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Selenium: New entry in fight against prostate cancer

selenium supplement
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    Source: WebMD
    Read what doctors say about the symptoms of prostate cancer or ask your own questions.

    June 17, 1999
    Web posted at: 1:44 p.m. EDT (1744 GMT)

    In this story:

    Selenium decreases prostate cancer rate

    Holistic urology clinic looks to selenium and beyond

    Self-help and supplements still not enough


    By Senior Medical Correspondent Dan Rutz

    (CNN) -- Evidence is mounting that selenium, a little-known trace element, can help protect against one of the most common cancers in men. Researchers at the University of Arizona have shown in preliminary studies that daily selenium supplements cut the rate of prostate cancer by more than half. Now, new research is under way to see if selenium might also help those who already have prostate cancer.

    The Rev. Lester Plattner, diagnosed three years ago, decided against surgery or other radical treatment. "I just didn't want to go through a series of shots and through radiation and anything like that," he said. "And if the Lord wants me, he knows where I'm at, and he can get me anytime he wants me."

    It is not unusual for men Plattner's age, 79, to forgo treatment for prostate tumors. Typically, such cancers diagnosed after age 70 are slow-growing. Proponents of what doctors call "watchful waiting" reason that many older men are likely to die of other causes before their cancer ever poses a threat.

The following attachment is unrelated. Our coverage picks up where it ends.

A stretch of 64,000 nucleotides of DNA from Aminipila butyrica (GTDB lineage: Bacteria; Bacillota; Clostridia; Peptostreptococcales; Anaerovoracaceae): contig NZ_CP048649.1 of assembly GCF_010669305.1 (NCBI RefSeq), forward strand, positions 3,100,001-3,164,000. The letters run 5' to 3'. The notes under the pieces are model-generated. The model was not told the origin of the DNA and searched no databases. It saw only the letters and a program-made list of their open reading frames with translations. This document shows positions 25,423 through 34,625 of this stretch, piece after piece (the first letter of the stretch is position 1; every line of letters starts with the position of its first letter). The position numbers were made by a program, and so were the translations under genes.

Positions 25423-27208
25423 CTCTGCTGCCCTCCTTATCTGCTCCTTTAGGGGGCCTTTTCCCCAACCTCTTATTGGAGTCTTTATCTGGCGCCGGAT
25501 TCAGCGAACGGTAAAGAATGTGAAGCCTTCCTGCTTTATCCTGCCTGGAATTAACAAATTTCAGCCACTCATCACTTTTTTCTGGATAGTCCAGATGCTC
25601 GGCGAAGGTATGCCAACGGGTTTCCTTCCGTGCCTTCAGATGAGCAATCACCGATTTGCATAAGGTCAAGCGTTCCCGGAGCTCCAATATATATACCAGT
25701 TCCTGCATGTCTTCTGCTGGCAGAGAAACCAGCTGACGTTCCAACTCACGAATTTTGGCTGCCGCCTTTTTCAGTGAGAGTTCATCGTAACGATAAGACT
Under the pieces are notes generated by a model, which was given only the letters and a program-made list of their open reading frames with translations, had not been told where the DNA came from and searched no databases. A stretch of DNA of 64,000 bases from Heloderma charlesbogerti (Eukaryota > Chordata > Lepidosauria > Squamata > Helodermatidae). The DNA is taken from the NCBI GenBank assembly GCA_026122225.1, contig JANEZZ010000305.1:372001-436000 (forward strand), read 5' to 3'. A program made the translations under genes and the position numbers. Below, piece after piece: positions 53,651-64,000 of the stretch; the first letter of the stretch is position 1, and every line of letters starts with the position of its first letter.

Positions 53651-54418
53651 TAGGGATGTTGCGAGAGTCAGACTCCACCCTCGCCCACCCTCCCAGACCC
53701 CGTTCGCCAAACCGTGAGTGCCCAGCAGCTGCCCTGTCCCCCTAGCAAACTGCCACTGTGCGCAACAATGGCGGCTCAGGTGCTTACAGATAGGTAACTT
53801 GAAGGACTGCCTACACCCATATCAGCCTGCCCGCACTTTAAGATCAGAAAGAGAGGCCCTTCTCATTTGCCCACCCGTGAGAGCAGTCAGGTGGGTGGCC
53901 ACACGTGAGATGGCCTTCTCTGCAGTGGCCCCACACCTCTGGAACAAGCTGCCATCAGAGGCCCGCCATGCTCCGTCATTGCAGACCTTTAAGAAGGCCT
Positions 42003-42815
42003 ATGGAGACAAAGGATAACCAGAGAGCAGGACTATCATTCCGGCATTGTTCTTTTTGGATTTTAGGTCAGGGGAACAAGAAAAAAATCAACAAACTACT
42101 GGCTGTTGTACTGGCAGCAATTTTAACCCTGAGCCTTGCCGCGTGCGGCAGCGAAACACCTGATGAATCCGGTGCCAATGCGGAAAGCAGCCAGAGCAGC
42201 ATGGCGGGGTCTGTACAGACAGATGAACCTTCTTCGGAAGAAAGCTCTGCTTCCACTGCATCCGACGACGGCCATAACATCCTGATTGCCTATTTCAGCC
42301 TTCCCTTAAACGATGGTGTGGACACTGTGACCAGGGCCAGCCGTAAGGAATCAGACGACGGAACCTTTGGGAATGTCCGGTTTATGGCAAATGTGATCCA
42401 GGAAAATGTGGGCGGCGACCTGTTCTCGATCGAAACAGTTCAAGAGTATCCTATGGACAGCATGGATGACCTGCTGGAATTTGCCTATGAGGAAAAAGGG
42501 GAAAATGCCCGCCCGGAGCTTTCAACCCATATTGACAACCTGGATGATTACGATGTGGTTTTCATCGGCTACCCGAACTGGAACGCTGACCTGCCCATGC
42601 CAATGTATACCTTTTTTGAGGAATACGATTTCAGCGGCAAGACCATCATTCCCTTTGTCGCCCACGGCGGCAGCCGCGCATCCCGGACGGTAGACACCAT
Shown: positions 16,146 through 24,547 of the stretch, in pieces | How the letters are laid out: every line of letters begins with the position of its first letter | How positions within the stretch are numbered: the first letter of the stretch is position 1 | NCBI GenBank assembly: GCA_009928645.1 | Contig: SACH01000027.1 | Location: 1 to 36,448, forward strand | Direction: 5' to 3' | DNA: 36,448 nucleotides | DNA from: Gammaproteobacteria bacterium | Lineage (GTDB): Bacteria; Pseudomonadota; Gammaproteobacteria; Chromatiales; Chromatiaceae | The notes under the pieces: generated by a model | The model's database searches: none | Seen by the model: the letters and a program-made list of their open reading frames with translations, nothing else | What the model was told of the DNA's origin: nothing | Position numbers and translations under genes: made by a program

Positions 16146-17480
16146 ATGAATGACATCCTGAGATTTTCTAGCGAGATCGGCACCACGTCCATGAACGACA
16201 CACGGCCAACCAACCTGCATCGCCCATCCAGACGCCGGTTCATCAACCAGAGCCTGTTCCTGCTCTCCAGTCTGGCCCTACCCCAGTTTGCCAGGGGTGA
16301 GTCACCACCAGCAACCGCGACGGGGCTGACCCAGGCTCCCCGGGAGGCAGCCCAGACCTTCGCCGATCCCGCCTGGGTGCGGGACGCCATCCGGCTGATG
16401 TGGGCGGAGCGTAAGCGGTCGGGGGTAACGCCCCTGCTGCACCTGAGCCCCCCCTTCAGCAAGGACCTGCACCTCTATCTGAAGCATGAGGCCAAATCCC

But Plattner is very much interested in improving the odds. As part of the "Watchful Waiting with Selenium" study, he is among 260 men helping researchers find whether selenium delays progression of prostate cancer. The volunteers are randomly prescribed one of four selenium dosages, or a placebo "dummy" pill, and are to be closely monitored for the five years.

    "I don't know whether I'm taking the pill or whether I'm taking sugar" says Plattner. "This is my contribution to society."

    Through patient interviews, examinations and blood tests measuring PSA -- an indicator of prostate cancer progression -- scientists will document any side effects, good or bad, of prolonged selenium use and any differences in the rate of cancer growth across the five groups.

    Selenium decreases prostate cancer rate

    Larry Clark, Ph.D., directs the selenium and cancer projects at the University of Arizona Cancer Center. He was in charge of a landmark 10-year study showing the incidence of prostate cancer was 63 percent less among those taking daily selenium supplements.

    "We've gone from knowing almost nothing about diet and prostate cancer to prostate cancer being the leading cancer that may be affected by diet, meaning we can do the most to prevent it if we find the right diet," Clark said. He points out that the same study showed selenium users had markedly less lung and colorectal cancer as well. More than a thousand men volunteered for the trial. The study, published in December 1996, caught the attention of many cancer researchers interested in the role diet and nutrition might play in preventing cancer. Suddenly, Clark says, he had company in his selenium research.

    "I think it was a surprise for everyone that selenium would have such a major effect on the prostate," he said. Since then scientists have been looking for possible explanations for selenium's apparent good effects. Clark cites a recent report describing a specific type of protein within the prostate that is very responsive to selenium intake. "This probably helps protect against oxidative damage there in the prostate."